ZBA Approves Affordable Housing Units

More affordable housing is on the way for Everett residents after the Zoning Board of Appeals (ZBA) approved on Monday night 77 senior citizens units and a condominium building with six, three-bedroom apartments at the site of the former St. Therese Church on Broadway.

While proponents and opponents all agreed that the affordable housing is needed, the question of height and size of the building concerned residents in the neighborhood who spoke at the hearing.

The hearing that lasted more than 90 minutes became heated at times as Board of Appeals Chairman Joseph Desisto called for two, five-minute recesses.

The Neighbor Developers Inc. (TND) went before the ZBA earlier in the year to receive the variances on parking and height for the project.  The main building on the site will be a five-story building on Broadway that will reach four-story on Gledhill Avenue in the back part of the project for senior housing.

The first floor of the building on Broadway will be occupied both by apartments and by the East Boston Neighborhood Health Center for the Neighborhood PACE program that is specifically designed for seniors to gather and interact socially and to do wellness checks to catch any potential medical problems in the earlier stages.

Under the proposal by TND, 70 percent of the 77 units will go to Everett senior citizens with half of the one bedroom units being rented for $1,000 and the other half being rented 30% of the occupants income.

Dale Palma, Director of Everett Senior Center told members of the ZBA that he supported the proposal saying, “I see this everyday at the Senior Center that there is a dire need for senior affordable housing.”

Richard Finneran, a resident of the neighborhood, was against the scope of the building, but not the idea.  He also mentioned his concerns for parking in the neighborhood.

ZBA Member Michael Dantone asked the developers if the building could be lowered by a floor.  The response from the developers that a downsizing of the building by a floor would result in 18-20 units less and this would make the project not economically viable.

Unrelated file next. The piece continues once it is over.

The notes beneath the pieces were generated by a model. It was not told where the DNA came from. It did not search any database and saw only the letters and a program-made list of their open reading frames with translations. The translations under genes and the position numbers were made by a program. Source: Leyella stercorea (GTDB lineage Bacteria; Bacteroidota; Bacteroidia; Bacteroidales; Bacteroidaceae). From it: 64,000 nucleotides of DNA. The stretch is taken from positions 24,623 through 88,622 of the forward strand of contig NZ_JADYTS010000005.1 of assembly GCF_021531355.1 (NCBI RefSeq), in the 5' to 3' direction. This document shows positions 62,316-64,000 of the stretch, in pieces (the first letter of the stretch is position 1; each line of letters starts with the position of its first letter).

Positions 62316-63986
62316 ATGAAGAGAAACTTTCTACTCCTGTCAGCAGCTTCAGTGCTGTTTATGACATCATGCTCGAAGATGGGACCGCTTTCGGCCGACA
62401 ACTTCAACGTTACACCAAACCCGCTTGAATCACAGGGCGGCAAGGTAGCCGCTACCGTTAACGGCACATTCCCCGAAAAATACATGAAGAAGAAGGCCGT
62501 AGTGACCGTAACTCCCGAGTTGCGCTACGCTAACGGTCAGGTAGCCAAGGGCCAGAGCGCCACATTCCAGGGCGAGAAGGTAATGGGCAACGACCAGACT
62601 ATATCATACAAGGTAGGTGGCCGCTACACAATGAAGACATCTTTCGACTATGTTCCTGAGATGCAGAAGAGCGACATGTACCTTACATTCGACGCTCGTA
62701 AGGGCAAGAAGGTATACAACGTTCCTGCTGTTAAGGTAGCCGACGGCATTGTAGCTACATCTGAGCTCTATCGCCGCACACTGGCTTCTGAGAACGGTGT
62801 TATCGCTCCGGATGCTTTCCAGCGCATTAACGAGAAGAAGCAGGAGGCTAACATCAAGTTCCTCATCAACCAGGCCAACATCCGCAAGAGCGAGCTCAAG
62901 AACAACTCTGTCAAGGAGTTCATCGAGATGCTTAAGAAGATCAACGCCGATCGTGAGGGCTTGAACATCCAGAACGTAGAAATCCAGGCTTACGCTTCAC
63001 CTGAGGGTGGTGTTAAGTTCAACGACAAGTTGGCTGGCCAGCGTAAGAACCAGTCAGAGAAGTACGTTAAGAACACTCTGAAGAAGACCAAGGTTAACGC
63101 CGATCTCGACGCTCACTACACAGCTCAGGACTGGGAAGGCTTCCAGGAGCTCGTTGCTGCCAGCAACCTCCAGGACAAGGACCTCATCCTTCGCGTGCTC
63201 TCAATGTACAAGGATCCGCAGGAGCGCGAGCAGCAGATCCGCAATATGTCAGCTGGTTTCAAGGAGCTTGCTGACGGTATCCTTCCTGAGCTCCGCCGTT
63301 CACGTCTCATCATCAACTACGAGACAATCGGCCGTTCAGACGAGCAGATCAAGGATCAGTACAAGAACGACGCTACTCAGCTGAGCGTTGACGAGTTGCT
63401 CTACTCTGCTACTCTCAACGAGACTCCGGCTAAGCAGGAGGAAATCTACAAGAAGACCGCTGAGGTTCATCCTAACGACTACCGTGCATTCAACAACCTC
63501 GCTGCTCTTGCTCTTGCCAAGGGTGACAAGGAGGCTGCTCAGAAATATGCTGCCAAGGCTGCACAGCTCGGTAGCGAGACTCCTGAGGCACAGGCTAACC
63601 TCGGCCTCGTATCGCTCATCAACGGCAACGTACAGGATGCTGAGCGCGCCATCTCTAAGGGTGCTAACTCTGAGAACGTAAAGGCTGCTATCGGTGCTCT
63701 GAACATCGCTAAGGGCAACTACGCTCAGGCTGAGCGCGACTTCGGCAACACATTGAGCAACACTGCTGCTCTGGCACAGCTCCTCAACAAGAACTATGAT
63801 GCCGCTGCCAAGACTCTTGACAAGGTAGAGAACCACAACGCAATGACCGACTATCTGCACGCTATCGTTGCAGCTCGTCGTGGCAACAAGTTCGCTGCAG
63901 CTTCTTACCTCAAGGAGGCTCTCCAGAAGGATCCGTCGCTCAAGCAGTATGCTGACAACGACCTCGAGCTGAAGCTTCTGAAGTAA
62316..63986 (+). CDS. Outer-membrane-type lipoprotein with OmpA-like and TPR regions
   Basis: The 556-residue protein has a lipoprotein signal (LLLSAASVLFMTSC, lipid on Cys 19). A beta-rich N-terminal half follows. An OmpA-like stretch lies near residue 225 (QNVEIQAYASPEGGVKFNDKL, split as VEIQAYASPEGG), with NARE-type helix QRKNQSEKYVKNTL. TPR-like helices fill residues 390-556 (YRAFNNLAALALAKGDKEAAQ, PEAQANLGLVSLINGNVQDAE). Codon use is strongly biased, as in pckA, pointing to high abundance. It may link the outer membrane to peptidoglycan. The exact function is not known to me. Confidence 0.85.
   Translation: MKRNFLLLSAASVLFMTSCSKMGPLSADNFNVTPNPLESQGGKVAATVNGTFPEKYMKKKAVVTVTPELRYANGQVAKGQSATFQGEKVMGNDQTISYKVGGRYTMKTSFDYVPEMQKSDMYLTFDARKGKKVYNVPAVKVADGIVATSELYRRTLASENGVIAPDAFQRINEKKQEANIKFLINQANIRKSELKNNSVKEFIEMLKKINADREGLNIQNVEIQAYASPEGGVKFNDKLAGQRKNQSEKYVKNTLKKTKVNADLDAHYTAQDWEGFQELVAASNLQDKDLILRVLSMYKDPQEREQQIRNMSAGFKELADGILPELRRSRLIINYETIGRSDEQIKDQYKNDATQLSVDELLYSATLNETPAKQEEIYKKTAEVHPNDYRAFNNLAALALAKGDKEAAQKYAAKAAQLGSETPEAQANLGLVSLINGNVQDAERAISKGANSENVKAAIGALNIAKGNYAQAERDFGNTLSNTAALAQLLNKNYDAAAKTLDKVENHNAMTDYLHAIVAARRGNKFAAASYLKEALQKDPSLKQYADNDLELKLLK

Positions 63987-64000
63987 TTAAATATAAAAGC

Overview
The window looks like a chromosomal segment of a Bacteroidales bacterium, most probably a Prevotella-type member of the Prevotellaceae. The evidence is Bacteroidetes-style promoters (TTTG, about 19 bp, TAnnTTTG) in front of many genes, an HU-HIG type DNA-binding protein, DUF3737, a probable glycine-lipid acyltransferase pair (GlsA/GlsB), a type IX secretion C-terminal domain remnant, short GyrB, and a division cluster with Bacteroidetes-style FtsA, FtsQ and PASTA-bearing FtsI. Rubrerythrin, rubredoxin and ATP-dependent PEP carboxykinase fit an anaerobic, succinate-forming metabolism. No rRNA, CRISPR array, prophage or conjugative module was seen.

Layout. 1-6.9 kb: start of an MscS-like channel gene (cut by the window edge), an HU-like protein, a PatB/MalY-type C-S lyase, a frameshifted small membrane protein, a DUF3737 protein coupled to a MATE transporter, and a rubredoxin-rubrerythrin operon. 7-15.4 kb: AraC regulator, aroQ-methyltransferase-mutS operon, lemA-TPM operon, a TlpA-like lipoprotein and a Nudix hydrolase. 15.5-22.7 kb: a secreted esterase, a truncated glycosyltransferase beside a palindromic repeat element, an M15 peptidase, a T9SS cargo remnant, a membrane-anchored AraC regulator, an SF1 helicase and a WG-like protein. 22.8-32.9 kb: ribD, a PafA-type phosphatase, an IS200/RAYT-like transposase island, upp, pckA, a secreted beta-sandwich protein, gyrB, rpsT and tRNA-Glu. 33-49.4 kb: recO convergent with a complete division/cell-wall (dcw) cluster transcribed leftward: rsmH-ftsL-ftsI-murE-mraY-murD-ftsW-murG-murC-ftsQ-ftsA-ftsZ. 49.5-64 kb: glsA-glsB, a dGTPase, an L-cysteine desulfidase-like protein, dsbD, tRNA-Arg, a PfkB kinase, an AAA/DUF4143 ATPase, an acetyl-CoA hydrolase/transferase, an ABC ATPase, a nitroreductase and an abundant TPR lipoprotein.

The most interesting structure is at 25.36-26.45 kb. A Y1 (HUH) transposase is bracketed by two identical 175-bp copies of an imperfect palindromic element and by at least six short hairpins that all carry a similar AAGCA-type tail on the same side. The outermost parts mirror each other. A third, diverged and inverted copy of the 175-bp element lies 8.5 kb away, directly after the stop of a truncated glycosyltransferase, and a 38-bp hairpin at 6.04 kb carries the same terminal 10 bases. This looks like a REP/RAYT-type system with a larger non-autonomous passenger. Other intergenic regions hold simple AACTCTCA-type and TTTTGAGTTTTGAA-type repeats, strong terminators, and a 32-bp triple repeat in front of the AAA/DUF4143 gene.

The developers also pointed out that the present height of St. Theresa church is 55 feet and the height of the new building will be 64 feet.  They said that the height of the building was necessary due to the steep slope from Broadway to the back of the lot.

On the six family condominiums that will also be constructed on the site, 70 percent of these units will also go to Everett residents.

Mayor Carlo DeMaria also spoke at meeting, saying,  “This is a home run and exactly the type of development Everett needs.”  It was noted by various city officials that senior citizens must either wait three to four years for an affordable apartment in Everett while still paying ever increasing rental rates.

The ZBA approved both projects on a 5-0 voted with Richard Zullo abstaining.


The proposal by homeowner Kevin Mason to take off his gable roof on his present two-family home and make the a full third floor with a flat roof was approved by the board.  It was noted that the house at 31-33 Highland Ave. that was built in 1924 was not subject to the off street parking regulations since the house was built prior to 1926.  The Board also heard how the several house on the stret have also been converted into three family homes and that this project was not out of scale for the neighborhood.  The Board unanimously approved the project.

ZBA members also allowed the question of two billboards at 1812 Revere Beach Parkway to be continued to the March 5 meeting.

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